The Pope probably intended his ruling to have an effect chiefly on the laws of the United States, where capital punishment is still available to judges as a punishment for murder.  

And his decision may be taken notice of in the US.

But it will not make any difference in Islam. On that he relies. If he thought it at all likely to offend those stoners, burners, crucifiers, boilers, buriers, throwers from heights, beheaders and amputators, he would be very unlikely to announce it.

Possessing a fine talent for cognitive dissonance, Francis must be confident that his condemnation of capital punishment will not make his defense of Islam into a bad joke.

Posted under Christianity, Islam, jihad, Judaism, Muslims, Religion general by Jillian Becker on Sunday, August 5, 2018

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Rooting out Allah 6

What is the root, hub, core, foundation, or essence – any one of those words will do, no mixing of metaphors – of Islam?

Allah, of course.

Take away Allah and the whole growth, movement, body, edifice, or idea will wither away, stop, die, collapse, or fail.

Allah the War God is no more and no less a cause of Man-made Global Distress (MGD) than is Jehovah the Vengeful or that ludicrous empyrean bureau, the Trinity.

Christians and believing Jews have no valid argument against Islam.

So it is now the most important task of atheists to destroy Islam by destroying Allah, with Reason and laughter.

Trouble is, atheists on the Left have forged an alliance with Islam. They not only refuse to argue with it, they fiercely attack atheists on the Right who dare to say a word against that deeply immoral religion.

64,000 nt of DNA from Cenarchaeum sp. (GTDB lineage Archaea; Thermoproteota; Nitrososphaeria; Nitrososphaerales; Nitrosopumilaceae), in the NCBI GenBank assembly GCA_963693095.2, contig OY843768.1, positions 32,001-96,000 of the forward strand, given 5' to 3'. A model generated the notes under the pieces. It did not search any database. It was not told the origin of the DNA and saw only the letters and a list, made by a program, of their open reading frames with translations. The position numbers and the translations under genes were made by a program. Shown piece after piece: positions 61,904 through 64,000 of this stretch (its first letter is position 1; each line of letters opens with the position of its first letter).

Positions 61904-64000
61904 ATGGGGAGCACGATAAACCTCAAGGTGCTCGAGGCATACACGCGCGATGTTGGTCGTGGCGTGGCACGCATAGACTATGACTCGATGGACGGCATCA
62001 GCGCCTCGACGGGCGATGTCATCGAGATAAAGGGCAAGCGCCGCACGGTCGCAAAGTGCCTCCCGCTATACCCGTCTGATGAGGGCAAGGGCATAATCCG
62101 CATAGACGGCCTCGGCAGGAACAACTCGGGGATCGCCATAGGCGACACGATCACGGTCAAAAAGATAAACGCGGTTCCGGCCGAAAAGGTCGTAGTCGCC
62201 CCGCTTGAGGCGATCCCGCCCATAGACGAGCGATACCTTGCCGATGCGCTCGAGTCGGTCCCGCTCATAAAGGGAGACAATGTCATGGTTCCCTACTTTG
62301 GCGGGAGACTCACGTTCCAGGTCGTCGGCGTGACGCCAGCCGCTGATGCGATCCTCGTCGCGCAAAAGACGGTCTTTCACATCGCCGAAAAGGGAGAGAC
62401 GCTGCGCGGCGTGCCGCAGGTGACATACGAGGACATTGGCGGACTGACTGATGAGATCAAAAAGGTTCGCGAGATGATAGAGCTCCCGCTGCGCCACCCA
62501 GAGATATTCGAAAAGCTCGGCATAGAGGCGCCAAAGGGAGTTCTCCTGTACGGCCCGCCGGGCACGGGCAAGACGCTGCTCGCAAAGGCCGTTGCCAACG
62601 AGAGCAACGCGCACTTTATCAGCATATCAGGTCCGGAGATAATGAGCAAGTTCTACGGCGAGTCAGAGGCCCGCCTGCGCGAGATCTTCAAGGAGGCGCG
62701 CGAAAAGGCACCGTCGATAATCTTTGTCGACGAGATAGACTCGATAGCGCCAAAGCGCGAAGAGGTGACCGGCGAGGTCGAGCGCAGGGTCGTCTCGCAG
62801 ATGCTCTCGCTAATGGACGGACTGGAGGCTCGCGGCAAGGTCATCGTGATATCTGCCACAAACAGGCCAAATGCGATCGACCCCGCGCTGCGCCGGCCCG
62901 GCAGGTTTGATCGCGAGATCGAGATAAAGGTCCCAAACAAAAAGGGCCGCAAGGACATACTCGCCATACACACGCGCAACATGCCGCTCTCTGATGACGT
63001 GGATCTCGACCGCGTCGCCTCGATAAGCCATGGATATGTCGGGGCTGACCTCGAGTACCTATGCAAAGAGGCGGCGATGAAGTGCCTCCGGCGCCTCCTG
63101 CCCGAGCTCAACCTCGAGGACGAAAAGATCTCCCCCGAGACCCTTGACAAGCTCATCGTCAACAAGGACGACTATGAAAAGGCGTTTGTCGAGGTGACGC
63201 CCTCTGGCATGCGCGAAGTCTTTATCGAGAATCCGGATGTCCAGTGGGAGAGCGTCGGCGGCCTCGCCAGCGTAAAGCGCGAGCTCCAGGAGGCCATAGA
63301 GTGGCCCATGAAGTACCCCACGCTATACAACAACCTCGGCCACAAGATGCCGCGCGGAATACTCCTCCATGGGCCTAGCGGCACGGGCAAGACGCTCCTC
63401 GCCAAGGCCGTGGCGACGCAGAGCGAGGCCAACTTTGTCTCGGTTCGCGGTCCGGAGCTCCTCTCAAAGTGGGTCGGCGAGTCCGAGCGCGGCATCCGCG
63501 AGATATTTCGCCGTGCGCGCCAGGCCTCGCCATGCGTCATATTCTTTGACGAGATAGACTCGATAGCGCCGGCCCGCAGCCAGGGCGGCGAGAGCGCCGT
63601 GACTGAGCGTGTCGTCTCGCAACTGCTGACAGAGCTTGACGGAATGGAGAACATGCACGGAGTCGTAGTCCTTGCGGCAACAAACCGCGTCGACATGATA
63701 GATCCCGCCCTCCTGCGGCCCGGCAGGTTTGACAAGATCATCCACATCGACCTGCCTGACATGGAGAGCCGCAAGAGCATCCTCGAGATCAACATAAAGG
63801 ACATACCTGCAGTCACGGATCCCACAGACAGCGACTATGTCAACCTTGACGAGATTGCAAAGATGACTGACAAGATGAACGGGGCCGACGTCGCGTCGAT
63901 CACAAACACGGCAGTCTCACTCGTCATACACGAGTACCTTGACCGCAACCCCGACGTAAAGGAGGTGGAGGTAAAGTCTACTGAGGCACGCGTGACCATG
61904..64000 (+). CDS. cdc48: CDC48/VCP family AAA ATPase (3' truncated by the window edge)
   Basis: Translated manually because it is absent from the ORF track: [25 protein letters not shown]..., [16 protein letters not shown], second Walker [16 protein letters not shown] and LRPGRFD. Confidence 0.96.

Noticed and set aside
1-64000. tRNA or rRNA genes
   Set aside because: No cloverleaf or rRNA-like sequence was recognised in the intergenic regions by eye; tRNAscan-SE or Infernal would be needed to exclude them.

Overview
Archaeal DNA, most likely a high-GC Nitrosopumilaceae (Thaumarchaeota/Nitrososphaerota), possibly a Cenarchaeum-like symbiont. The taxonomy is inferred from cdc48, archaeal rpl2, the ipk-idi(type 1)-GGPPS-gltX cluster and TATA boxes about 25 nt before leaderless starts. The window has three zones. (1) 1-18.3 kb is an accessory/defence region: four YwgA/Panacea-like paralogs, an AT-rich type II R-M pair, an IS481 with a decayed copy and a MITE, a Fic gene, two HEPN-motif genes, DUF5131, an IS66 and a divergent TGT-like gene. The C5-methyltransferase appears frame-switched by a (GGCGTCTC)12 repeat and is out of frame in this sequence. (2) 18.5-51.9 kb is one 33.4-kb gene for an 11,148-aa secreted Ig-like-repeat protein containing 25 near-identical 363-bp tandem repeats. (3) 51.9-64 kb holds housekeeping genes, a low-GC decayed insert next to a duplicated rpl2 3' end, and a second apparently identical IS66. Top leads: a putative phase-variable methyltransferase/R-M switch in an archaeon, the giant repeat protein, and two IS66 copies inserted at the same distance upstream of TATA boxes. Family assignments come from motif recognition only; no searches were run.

Attacks must not deter us.

Criticizing God is our business. Making him a laughing-stock is our pleasure.

 

 

 

(Hat-tip to Don L for the symbolic device)

Posted under Atheism, Christianity, Islam, Judaism, Religion general by Jillian Becker on Friday, August 3, 2018

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Atheism on the political right 58

World Religion News recently interviewed Lauren Ell, the founder of REPUBLICAN ATHEISTS.

She makes many interesting points, among them these:

WRN: Is there a historical precedent for this [Republicans being atheists], or would you call this a relatively new thought process?

LE: I don’t think atheist Republicans are new. They are new in the sense of being more outspoken about their atheist views, but they have existed as far back as the Civil War era. My organization, Republican Atheists, is the first organization I know of at this point that is representing atheist Republicans.

WRN: So you’ve mentioned you had this treatment by certain podcasters and writers, could you go into that in more detail?

LE: I started Republican Atheists in February of 2017 as an experimental project. I haven’t been involved with atheist organizations at all in the United States, such as American Atheists, Freedom From Religion Foundation, or Secular Coalition for America. Originally I had assumed these organizations would take some interest in Republican Atheists. I didn’t expect them to embrace our political views, but I thought at least they would maybe mention the existence of Republican Atheists to their base, considering many of these atheist organizations claim they are representing the entire atheist community in the United States. But I found when I contacted groups I did not get much response from them. They did not respond to the idea of mentioning Republican Atheists to their base. I was in contact with the Secular Coalition for America who at first had interest in Republican Atheists and said they would publish a guest article by me. I was in touch with their media coordinator and we discussed a topic to write about, and I wrote an article for them. It ended up being scrapped because they didn’t like my wording in the article, so I wrote it according to what they recommended and did multiple edits over a period of months. Despite all that time and effort of meeting their requests, at the end of the day they did not publish the article and didn’t even mention Republican Atheists to their base. They actually have not been responsive to me ever since. Some organizations haven’t responded to us at all, so I keep chipping away to build our relevance in the atheist community.